“Don’t put all of your eggs in one basket,” is an age old, well-worn piece of advice. My father first remembered it when his mother sent him to fetch fresh eggs from a neighbor, circa 1919. I used the phrase often, in a far less literal manner, during the years I worked as a personal financial planner. It actually made its first appearance in the early 1600s as Miguel de Cervantes wrote the masterpiece, Don Quixote.

The advice has proven its value throughout the years as US stock markets and banking institutions endured several severe downturns since 1929. In the early months of 2020, retirees may have wondered why invest in anything other than Real Estate Investment Trusts (REITs)? Prices were soaring, and many dividends were being increased. Today, with values for REITs down by roughly 25% from their heights and with many dividends suspended or eliminated, it is easy to be thankful that retirement eggs were spread among various industries. The application reaches far beyond our finances.

The danger is to overreact to negative situations. According to the Associated Press, older Americans have lost some of their retirement nest egg (it really is not necessarily lost, but that is another subject), and younger generations have lost current income and job opportunities. There are voices offering dire warnings of a looming disastrous, unimaginable catastrophe, from which we may be saved only if we purchase the answer found within their video series. Daily we can learn of a new group of physicians, economists, politicians, educators, or other group urging the world economy to be brought to a full stop in order to control the spread of the COVID-19 virus.

We can go to any length to protect our eggs, but at what cost? As the photo accompanying this post shows, we can create a cocoon for our egg. We can gather enough plastic straws, rubber bands, glue, and flexible tubing to hide an egg from sight, but will it protect the egg from all risks? Wrapped up in this way, the egg is of no use at all. It cannot bring a new chicken to life or provide food to a human being. There are many forces in life that would still cause the egg to break, even in this unsightly cocoon.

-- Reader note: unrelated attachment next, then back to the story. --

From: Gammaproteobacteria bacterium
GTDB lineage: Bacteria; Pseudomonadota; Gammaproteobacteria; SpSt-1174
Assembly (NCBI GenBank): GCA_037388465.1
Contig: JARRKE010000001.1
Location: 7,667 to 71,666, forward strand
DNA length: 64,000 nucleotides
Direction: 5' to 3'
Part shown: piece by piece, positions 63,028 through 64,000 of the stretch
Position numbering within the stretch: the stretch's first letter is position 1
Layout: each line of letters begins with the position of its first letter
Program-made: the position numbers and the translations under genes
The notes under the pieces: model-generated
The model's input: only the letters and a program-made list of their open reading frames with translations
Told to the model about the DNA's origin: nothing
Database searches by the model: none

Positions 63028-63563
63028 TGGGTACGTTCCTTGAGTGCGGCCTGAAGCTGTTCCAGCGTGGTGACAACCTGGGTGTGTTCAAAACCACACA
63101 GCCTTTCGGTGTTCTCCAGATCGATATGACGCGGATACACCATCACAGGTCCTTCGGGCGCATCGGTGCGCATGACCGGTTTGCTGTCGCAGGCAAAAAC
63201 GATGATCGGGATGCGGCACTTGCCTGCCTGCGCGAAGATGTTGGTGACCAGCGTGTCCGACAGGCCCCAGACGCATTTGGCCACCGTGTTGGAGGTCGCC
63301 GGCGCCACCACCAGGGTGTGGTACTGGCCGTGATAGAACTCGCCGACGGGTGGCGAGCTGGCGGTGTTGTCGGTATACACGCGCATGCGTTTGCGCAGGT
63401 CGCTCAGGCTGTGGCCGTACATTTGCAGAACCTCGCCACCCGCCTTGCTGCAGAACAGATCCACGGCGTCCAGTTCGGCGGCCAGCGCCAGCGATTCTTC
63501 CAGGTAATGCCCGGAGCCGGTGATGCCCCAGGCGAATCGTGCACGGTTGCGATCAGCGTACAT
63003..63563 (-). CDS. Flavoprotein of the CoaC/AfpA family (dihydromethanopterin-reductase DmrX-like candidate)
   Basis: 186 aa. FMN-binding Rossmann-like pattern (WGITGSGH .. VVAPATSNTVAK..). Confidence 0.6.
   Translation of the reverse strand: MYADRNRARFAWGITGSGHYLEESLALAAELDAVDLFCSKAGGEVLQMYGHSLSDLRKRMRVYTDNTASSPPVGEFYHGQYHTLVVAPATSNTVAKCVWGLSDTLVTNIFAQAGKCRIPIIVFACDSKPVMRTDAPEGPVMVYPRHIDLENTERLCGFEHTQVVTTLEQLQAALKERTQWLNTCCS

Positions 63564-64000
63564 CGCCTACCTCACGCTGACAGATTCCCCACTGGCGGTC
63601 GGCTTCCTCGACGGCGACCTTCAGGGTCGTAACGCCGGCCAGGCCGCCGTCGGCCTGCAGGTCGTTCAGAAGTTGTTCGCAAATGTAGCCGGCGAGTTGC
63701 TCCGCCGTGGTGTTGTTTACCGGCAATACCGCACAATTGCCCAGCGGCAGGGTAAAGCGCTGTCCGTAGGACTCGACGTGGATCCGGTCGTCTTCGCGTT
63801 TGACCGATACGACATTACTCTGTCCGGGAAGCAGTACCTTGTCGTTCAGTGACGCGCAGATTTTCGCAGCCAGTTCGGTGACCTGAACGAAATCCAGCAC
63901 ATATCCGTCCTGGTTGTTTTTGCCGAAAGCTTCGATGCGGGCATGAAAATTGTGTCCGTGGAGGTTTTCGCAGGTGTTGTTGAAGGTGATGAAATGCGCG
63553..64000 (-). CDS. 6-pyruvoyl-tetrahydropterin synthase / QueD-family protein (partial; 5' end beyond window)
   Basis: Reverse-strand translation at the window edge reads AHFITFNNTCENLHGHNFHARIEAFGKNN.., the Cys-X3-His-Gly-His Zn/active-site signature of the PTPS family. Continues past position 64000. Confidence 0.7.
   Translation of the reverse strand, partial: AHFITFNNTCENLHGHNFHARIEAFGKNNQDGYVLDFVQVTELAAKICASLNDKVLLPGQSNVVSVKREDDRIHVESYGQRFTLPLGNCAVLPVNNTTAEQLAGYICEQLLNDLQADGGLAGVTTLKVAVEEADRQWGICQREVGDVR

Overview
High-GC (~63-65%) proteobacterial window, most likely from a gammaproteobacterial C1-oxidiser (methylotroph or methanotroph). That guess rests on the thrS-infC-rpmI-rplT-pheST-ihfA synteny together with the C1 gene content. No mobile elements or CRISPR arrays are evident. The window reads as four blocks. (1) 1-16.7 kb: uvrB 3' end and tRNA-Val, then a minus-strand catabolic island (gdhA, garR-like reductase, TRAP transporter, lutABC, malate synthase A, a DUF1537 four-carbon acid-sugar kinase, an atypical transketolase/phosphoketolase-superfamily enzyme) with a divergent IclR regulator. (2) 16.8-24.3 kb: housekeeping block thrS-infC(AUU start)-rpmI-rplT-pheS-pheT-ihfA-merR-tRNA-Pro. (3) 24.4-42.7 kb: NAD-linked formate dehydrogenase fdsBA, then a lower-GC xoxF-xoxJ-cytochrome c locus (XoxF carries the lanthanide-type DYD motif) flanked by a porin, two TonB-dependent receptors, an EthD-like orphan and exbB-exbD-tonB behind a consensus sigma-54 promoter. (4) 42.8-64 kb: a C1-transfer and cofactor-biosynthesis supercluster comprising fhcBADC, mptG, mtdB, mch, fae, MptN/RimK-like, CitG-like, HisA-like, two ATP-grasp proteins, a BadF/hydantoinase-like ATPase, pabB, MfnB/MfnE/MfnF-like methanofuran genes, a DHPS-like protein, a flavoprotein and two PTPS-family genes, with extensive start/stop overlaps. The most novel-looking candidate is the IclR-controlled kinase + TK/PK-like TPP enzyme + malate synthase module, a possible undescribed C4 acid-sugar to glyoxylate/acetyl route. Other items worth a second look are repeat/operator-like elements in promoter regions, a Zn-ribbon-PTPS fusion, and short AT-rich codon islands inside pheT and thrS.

Our lives, our gifts, our personalities, our talents, and even our savings are of no value if we wrap them up in a cocoon attempting to protect them from every risk of life. As Bob Russell, retired Senior Minister of Southeast Christian Church in Louisville, Kentucky recently wrote, “I know people my age who went four months without seeing or hugging their grandkids even though they live just minutes away. Why? To avoid getting Covid-19. But is that really living?”

As we continue to face risks during the remainder of 2020 and into the future, we urge everyone, “Don’t put all your eggs in one basket.” That is wise. However, never forget that our lives and our savings are to be USED. We are merely stewards of the life, talent, ability, and savings with which God has blessed us. Opening our lives to risk will sometimes make us uncomfortable. Not doing so robs us of the joy God desires to share in our lives through interacting with others. Here is to living a full life, a life that involves risks in order to be the life God desires and promises for us.